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Examining the unusual increase in seed coat fragments in cotton produced in the Southeast.

Farm Press Staff

January 7, 2021

2 Min Read
Significant increase in seed coat fragments has caused concern around the region.Brad Haire

The 2020 cotton season didn't end well for some Southeast cotton. The USDA Classing Office in Macon, Ga., has classed 2.2 million samples. Approximately 895,000 contained seed coat fragments, which can discount the value of that cotton.

A portion of samples taken at the office also contained whole cotton seed.

On Jan. 5, Agriculture Secretary Sonny Perdue directed the USDA Agricultural Marketing Service to work with the Georgia Department of Agriculture to raise awareness and further examine the unusual increase in seed coat fragments in cotton produced in the Southeast.

“This significant increase in seed coat fragments has caused obvious concern around the region and questions about the possible cause as well as the cotton classing process,” said Georgia Commissioner of Agriculture Gary Black in a Jan. 5 USDA statement. “We are working closely with USDA and industry experts to identify the cause of the issue and potential solutions."

“Following Secretary Perdue’s engagement with Commissioner Black, we would like to invite producers and stakeholders to visit our office and see classing firsthand to better understand the issue,” said USDA Under Secretary for Marketing and Regulatory Programs Greg Ibach said in the same Jan. 5 statement. “All ten of the AMS Cotton Program classing offices operate by the same standards, processes and quality control procedures, and we look forward to sharing more information about how we ensure accuracy and consistency in the classing process.”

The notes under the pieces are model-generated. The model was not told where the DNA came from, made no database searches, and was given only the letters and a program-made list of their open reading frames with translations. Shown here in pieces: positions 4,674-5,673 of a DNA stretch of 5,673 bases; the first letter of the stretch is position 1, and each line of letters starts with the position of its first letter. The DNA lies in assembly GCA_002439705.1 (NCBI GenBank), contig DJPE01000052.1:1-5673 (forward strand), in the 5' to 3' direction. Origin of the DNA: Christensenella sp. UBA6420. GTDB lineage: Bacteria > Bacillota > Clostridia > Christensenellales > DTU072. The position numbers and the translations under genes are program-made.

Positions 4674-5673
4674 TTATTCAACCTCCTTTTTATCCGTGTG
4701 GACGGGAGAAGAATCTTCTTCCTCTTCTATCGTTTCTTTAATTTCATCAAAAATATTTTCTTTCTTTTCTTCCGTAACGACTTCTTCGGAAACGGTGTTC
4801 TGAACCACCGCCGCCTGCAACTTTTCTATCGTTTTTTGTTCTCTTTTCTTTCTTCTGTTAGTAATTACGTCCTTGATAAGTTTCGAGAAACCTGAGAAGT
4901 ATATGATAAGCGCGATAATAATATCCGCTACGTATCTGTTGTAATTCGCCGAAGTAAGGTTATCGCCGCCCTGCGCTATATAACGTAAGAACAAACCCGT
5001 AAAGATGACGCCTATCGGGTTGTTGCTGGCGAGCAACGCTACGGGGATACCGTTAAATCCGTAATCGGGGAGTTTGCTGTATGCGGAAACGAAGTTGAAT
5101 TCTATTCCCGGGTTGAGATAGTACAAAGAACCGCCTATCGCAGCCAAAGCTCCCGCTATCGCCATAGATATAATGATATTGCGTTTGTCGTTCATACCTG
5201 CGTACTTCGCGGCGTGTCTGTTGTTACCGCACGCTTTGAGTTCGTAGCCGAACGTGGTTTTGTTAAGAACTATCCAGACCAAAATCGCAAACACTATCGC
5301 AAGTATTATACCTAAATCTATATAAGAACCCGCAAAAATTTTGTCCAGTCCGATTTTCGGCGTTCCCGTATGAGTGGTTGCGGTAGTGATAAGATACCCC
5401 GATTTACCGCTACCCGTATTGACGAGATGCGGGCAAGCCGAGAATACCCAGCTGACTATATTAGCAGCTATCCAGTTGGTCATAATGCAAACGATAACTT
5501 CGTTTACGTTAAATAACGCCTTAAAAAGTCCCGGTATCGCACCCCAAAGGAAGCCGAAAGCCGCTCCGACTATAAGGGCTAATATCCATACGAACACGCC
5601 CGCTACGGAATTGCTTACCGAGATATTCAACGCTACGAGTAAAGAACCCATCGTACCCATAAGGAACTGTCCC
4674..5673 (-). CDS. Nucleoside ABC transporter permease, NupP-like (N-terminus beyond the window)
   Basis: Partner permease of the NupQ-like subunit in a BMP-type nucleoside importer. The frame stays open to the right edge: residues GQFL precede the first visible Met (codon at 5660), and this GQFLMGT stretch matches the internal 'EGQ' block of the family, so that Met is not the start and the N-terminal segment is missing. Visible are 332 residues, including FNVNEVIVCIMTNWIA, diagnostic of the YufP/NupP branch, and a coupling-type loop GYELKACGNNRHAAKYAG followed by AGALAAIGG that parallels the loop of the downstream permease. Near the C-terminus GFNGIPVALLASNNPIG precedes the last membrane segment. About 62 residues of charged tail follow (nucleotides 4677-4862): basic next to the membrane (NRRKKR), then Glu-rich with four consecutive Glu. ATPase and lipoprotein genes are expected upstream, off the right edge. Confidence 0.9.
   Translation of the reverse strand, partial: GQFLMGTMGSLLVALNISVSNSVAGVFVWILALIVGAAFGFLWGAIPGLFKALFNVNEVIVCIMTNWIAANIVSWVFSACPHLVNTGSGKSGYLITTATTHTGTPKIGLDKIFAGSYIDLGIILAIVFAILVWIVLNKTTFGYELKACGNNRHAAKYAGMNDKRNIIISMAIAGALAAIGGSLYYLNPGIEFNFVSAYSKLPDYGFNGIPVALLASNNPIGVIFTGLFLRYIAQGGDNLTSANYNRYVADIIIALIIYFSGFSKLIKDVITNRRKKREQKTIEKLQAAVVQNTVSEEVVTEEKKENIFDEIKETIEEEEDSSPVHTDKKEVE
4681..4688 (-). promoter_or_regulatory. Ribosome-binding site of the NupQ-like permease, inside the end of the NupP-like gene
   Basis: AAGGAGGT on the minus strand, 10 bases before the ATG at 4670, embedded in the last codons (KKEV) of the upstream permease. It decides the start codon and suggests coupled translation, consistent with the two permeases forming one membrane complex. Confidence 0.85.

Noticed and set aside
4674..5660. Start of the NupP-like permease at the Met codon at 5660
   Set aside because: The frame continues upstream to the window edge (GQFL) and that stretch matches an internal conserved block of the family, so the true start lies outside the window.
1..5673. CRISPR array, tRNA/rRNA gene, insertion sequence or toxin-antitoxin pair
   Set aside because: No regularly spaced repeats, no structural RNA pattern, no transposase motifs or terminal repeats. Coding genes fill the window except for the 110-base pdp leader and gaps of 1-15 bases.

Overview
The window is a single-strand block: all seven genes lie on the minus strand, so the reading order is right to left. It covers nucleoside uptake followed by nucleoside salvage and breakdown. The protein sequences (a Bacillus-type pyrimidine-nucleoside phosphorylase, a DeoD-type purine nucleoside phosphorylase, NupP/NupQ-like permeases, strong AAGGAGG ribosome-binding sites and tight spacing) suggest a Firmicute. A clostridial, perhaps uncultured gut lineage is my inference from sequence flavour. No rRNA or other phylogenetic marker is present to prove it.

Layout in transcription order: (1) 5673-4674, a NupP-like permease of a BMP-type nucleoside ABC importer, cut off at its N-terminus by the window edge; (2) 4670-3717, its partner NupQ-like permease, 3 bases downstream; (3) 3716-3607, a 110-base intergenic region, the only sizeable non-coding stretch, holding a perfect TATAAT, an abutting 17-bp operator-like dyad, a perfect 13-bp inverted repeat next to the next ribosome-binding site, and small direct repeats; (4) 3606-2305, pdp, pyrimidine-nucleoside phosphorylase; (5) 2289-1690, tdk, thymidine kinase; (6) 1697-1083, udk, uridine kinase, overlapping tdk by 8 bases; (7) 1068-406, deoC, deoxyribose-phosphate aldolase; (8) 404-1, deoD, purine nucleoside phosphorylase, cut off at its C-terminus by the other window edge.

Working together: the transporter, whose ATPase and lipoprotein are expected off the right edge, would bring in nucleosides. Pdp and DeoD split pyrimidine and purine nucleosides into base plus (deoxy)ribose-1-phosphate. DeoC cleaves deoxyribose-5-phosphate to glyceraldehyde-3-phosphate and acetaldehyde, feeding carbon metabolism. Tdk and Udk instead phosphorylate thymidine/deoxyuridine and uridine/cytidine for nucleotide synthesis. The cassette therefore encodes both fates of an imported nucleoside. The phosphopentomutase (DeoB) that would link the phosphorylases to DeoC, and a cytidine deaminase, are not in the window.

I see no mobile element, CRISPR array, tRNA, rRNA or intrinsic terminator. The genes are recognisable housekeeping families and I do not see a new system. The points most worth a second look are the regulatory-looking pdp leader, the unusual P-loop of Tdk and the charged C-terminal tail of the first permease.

A highly trained team classes every cotton sample received at an AMS Cotton Classing Office, according to the USDA statement. After being tested on an electronic high volume instrument for a variety of fiber properties, samples are manually inspected for the presence of extraneous matter. If a classer determines that an appreciable amount of extraneous matter exists throughout the sample, a code is entered into the computer system that identifies the specific type of matter.

A portion of all samples graded each day are randomly selected for recheck in the office and another portion of these samples are shipped to the AMS Cotton Program’s Quality Assurance Division in Memphis for another recheck.

“I have complete confidence in the integrity of the cotton classing process, and I appreciate USDA’s willingness to provide additional information to producers,” said Black.

If a stakeholders or producers would like to observe the cotton classing process in Macon, contact Noah Bell, area director, at (478) 474-2831 to set up an appointment. The office is located at 1100 Parkway Drive, Macon GA 31220. Strict adherence to COVID-19 protocol is required for each visitor.

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